alcoholically


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al·co·hol·ic

 (ăl′kə-hô′lĭk, -hŏl′ĭk)
adj.
1. Related to or resulting from alcohol.
2. Containing or preserved in alcohol.
3. Having alcoholism.
n.
A person who has alcoholism.

al·co·hol′i·cal·ly adv.

alcoholically

(ˌælkəˈhɒlɪkəlɪ)
adv
in an alcoholic manner
References in periodicals archive ?
Top British traits are said to be wearing summer clothing at the first sight of the sun (understandable considering its reluctance to shine very often), apologising automatically, the ability to talk at length about the weather, making a cup of tea in a crisis, viewing queue jumping as the ultimate crime (which it is), forming a queue for anything, the stiff upper lip, grumbling through a meal but not complaining because you don't want a fuss, sarcastic/dry humour and having a beer at an airport even before 8am (which is mainly the practice of the young, foolish or alcoholically dependent).
What makes Temple's and Gowan's descent into alcoholism (2) significant is the fallout their addictions precipitate vis-a-vis Southern social relations and the problematic intersection of broader socio-political forces present in the Volstead-era South, suggesting that the region is in fact "diseased," a useful metaphor when considering that Gowan Stevens and Temple Drake drink alcoholically.
During this period, the incidences of driving while alcoholically impaired began to decrease (NHTSA, 2004).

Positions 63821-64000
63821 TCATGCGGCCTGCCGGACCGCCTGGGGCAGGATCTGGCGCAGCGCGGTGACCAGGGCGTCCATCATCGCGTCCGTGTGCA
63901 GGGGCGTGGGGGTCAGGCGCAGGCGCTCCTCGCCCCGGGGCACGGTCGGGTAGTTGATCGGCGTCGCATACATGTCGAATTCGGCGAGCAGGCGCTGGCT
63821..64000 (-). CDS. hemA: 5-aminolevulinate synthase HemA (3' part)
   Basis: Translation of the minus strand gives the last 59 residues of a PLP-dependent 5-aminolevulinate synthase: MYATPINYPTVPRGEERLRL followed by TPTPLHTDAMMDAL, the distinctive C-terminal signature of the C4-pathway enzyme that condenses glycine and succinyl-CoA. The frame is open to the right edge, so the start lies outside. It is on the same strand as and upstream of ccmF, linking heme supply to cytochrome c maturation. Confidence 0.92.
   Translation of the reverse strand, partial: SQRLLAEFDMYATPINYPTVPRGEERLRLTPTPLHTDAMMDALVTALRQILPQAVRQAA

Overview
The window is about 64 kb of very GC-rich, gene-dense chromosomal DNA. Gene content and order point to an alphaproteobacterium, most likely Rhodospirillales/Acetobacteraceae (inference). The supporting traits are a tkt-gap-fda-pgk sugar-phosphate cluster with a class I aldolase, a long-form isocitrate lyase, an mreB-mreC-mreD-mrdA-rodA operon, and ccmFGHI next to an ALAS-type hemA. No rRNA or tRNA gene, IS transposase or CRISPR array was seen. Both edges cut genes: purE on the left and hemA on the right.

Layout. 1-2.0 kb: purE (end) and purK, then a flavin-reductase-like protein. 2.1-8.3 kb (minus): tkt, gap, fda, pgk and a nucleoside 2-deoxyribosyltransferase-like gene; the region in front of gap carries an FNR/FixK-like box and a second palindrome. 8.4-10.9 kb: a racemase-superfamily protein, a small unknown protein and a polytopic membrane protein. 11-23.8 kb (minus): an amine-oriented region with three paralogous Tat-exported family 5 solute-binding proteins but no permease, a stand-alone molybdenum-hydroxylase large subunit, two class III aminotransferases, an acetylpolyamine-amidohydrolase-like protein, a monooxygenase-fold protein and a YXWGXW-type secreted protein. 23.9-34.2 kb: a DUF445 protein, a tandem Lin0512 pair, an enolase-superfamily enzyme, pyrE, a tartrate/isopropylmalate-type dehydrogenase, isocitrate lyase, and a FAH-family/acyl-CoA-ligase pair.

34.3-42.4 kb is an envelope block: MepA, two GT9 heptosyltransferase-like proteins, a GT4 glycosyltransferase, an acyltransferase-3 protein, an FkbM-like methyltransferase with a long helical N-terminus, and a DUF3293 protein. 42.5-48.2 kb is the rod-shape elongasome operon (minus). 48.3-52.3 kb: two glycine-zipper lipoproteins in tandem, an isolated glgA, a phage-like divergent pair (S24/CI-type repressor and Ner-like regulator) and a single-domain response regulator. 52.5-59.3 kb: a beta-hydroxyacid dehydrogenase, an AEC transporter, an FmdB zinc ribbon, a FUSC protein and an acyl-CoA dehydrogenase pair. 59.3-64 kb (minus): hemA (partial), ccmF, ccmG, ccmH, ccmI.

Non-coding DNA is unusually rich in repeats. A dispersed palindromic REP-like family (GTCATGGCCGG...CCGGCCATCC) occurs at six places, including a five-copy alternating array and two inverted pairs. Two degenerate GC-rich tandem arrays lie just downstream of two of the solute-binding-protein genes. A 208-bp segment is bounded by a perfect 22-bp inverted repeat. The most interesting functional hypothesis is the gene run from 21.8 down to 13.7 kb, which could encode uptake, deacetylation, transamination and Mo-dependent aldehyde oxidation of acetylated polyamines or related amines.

Shortly thereafter, he then launches upon an extraordinary declamation in which he likens Bardolph's alcoholically reddened nose to a "memento mori" which will serve to remind Falstaff of Hell in salutary fashion, specifically the damned Dives in Christ's parable from the Gospel of Luke (3.
I'd like to say that I drank alcoholically from the moment I picked up a drink.
She said: "I never drank alcoholically because of my mother's alcohol problem, but I took drugs instead.
I once saw a friend of mine being sick after a drinking session in Acton, which makes me alcoholically superior to him, regardless of the fact that he went on to become executive director of a FTSE 100 company, which means I actually earn pounds 2 million a year, rather than the pittance that appears every month in my bank account.
Susan is a case example of a high-functioning alcoholic (HFA) in that she is able to maintain her outside life (job, home, family and friendships), all while drinking alcoholically.